The agreement liberalises the trade of manufactured goods and facilitates the free trade of industrial products, though negotiations have not yet been concluded on the tariff reduction for secondhand products such as vehicles. As of March 2012, a free trade area exists in industrial products between the kingdom and the EU, though Moroccan products entering Europe are still obliged to present a certificate of origin and European imports to Morocco are faced with import value-added tax (around 20%) and an import para-fiscal tax of 0.25% ad valorem. While an agreement on the dismantling of tariffs on EU and Moroccan agricultural and fisheries products was also made in 2012, facilitating the liberalisation of trade in these goods over the next 10 years, other issues remain to be negotiated, including an agreement on the liberalisation of services.

Although regional trade comprises only a small proportion of the country’s export volumes, Morocco is also a signatory to the Greater Arab Free Trade Area (GAFTA), which ensures the full trade liberalisation of products by exempting all Customs duties and charges between Arab participants in GAFTA, excluding Yemen and Sudan. The kingdom also signed the Agadir Agreement in 2004 that created a free trade zone between Arab Mediterranean countries.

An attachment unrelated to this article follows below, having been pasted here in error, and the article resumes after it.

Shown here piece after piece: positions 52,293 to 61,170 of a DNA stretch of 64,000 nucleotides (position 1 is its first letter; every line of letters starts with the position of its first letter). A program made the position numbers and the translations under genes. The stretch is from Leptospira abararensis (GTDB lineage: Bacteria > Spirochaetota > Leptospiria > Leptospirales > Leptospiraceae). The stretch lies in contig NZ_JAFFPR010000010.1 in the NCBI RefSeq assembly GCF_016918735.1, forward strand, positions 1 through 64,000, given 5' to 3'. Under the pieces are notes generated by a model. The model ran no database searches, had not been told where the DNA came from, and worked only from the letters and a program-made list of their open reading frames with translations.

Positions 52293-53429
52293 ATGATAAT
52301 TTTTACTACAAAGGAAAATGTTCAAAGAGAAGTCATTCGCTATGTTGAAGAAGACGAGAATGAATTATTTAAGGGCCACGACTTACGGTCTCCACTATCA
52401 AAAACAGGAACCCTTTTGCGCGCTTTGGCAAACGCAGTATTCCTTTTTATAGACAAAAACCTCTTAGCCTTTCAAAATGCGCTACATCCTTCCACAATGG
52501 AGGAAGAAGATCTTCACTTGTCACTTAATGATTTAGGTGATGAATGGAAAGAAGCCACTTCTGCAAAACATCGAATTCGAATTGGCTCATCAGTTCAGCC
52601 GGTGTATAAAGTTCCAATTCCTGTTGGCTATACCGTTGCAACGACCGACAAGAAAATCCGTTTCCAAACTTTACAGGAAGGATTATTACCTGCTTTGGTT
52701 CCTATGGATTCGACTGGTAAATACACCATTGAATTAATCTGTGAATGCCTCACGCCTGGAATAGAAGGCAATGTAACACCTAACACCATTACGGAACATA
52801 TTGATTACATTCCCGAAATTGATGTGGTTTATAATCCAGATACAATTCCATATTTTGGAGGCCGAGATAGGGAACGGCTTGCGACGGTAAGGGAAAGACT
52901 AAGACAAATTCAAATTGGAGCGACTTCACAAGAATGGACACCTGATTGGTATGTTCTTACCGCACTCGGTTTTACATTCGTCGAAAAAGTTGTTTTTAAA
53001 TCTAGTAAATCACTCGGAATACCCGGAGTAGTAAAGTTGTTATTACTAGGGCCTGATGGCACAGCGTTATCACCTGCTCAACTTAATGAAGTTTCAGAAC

Though the US accounted for only 6% of Morocco’s total trade activities in 2010, the US remains an important market. To expand trade with this major economy, Morocco signed an FTA with the US in 2004 that went into effect in 2006 – the first FTA signed by the US with an African country. The agreement has not proved wholly advantageous to Moroccan exporters, including agricultural producers, who have come under increasing competition from incoming US food products. Similarly, local textile producers argue that the Moroccan textile industry has also been hampered by the agreement due to a requirement that obliges local manufacturers to incorporate inputs from the US.